The War on the Uyghurs offers a history of what Roberts calls Chinese colonialism, arguing that ‘modern China’s relationship with the Uyghurs and their homeland has always been, and continues to be, one best characterized as colonial’ (23). Not only has the Chinese state successfully wrought control of the Xinjiang region from those indigenous to it, but the Han population, evoking the colonial idea of ‘civilising’ the colonised, distinguishes the Uyghurs and other local Turkic people ‘as fundamentally different from and inferior to the dominant Han population and, thus, incapable of becoming equals to the Han or of even knowing how to best care for themselves’ (24), as Roberts writes.
This attitude towards the Uyghurs has persisted from the Qing Dynasty’s 1750s conquering of the region — which received the title of Xinjiang, or the ‘New territory’, only in 1884 — up until today. It also explains why Beijing made sure that the Uyghurs’ two para-states, the First and Second Eastern Turkistan Republic (ETR), were short-lived.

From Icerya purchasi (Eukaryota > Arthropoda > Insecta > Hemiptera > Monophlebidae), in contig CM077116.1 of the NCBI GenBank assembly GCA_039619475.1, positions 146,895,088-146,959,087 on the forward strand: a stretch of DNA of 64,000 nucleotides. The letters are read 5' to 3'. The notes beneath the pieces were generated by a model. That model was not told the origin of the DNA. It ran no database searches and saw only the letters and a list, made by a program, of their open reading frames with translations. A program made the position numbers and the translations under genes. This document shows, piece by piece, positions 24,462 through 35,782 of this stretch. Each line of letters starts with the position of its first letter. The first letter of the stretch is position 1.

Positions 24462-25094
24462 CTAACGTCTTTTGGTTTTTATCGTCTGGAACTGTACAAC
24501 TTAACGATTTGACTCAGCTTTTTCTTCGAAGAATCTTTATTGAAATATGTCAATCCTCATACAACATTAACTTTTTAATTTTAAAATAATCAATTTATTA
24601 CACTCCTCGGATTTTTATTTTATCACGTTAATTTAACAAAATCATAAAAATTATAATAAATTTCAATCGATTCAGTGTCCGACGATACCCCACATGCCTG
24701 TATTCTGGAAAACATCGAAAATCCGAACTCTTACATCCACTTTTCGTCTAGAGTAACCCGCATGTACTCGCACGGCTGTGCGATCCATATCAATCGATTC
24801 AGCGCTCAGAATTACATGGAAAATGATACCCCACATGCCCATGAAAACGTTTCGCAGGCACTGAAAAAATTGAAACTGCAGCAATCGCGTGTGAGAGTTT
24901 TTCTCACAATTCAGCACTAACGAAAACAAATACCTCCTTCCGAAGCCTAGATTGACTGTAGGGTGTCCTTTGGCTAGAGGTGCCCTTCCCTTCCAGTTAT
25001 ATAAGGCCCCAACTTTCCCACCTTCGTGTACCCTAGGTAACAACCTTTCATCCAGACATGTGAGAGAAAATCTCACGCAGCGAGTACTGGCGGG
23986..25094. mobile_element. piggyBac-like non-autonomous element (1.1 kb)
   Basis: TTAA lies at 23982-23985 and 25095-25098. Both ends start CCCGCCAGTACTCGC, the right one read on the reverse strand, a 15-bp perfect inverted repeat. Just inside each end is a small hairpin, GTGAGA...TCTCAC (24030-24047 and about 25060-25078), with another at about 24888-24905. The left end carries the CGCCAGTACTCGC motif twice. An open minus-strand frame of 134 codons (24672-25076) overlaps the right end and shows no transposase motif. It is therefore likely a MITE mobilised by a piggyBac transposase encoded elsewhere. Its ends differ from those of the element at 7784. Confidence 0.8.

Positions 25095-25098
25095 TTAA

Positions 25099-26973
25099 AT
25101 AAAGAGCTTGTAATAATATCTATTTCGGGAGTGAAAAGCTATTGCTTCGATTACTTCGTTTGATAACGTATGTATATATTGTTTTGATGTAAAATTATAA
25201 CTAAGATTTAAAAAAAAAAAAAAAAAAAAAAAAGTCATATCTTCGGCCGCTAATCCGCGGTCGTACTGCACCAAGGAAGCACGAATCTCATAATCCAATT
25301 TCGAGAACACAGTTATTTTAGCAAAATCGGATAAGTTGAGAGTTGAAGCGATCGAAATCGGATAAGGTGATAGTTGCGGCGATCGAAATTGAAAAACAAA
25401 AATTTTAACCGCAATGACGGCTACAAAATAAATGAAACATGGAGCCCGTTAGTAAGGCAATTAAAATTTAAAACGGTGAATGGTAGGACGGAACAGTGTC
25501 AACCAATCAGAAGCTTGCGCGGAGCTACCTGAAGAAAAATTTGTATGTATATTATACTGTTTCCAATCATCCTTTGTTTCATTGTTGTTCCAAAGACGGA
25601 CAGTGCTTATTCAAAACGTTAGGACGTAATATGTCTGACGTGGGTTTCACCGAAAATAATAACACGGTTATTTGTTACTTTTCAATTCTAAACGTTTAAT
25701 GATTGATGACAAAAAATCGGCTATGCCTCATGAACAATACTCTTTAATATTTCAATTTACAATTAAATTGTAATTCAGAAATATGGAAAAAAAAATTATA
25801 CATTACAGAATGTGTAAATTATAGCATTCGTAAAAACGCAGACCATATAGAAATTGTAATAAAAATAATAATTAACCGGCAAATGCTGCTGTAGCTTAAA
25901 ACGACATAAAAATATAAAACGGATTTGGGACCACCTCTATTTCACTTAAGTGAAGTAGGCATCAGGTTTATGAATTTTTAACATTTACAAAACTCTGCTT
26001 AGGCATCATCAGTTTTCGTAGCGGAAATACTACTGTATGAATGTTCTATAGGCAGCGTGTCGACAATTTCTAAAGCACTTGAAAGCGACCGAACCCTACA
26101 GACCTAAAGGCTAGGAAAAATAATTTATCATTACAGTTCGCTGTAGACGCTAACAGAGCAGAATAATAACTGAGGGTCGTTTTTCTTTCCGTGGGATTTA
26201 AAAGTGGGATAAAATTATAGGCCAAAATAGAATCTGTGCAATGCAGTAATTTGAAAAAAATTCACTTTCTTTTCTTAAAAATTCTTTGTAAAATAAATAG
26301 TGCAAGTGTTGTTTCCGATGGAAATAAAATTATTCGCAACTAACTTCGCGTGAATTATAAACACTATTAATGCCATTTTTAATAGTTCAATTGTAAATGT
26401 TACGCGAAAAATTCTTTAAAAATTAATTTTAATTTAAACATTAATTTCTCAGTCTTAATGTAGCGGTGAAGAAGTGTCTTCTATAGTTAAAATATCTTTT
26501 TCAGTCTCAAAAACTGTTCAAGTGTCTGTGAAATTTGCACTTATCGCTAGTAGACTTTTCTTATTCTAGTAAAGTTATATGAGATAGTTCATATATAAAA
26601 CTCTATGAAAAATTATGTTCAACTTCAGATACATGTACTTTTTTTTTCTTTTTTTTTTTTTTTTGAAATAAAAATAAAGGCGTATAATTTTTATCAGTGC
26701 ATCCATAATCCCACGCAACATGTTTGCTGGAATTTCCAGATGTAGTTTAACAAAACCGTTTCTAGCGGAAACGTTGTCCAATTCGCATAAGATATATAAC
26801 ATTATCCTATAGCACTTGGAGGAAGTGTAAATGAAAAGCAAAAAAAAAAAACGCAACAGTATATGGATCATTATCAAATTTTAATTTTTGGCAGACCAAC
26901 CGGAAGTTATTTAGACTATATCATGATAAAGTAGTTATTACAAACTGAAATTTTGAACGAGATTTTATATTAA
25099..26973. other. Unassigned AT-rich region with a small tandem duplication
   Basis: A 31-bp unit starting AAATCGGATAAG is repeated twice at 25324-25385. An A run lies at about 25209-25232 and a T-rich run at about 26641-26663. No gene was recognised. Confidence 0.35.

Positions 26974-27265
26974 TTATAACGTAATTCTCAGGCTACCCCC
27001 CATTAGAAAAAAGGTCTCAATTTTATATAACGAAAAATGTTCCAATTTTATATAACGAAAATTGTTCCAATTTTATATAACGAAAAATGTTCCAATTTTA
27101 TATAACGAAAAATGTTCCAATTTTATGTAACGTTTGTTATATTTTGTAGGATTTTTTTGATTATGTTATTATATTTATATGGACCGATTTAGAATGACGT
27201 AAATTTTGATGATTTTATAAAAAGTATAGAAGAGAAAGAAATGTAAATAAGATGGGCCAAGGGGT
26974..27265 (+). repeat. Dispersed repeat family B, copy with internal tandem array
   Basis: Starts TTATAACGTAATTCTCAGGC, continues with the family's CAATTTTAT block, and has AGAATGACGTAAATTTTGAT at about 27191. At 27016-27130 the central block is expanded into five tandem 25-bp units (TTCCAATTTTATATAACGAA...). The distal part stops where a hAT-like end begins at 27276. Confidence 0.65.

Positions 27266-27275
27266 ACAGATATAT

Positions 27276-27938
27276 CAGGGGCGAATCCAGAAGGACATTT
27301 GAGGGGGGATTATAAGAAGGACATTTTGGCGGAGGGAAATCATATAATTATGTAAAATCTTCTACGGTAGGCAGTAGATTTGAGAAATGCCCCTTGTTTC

The first ETR, founded in 1933 by ‘indigenous intellectuals inspired by a variety of ideologies of self-determination’ (36), fell in 1934 to Dungan (Hui) armies but continues to cast a long shadow on Xinjiang’s historical memory, with many Uyghurs hoping to recreate this era of self-rule. The second ETR was slightly longer-lived, lasting from 1944 to 1949. Its demise was tied to an August 1949 plane crash that killed five ETR leaders, saving both regional powers, China and the Soviet Union, from having to deal with the independence-minded Uyghurs for decades. This paved the way for PRC control of the region.
From colonialism, Roberts takes us into the era of counterterrorism, showing how PRC leaders seized on George W. Bush’s GWOT to implicate the Uyghurs within it and, accordingly, legitimise the illiberal repression of them as ‘terrorists’.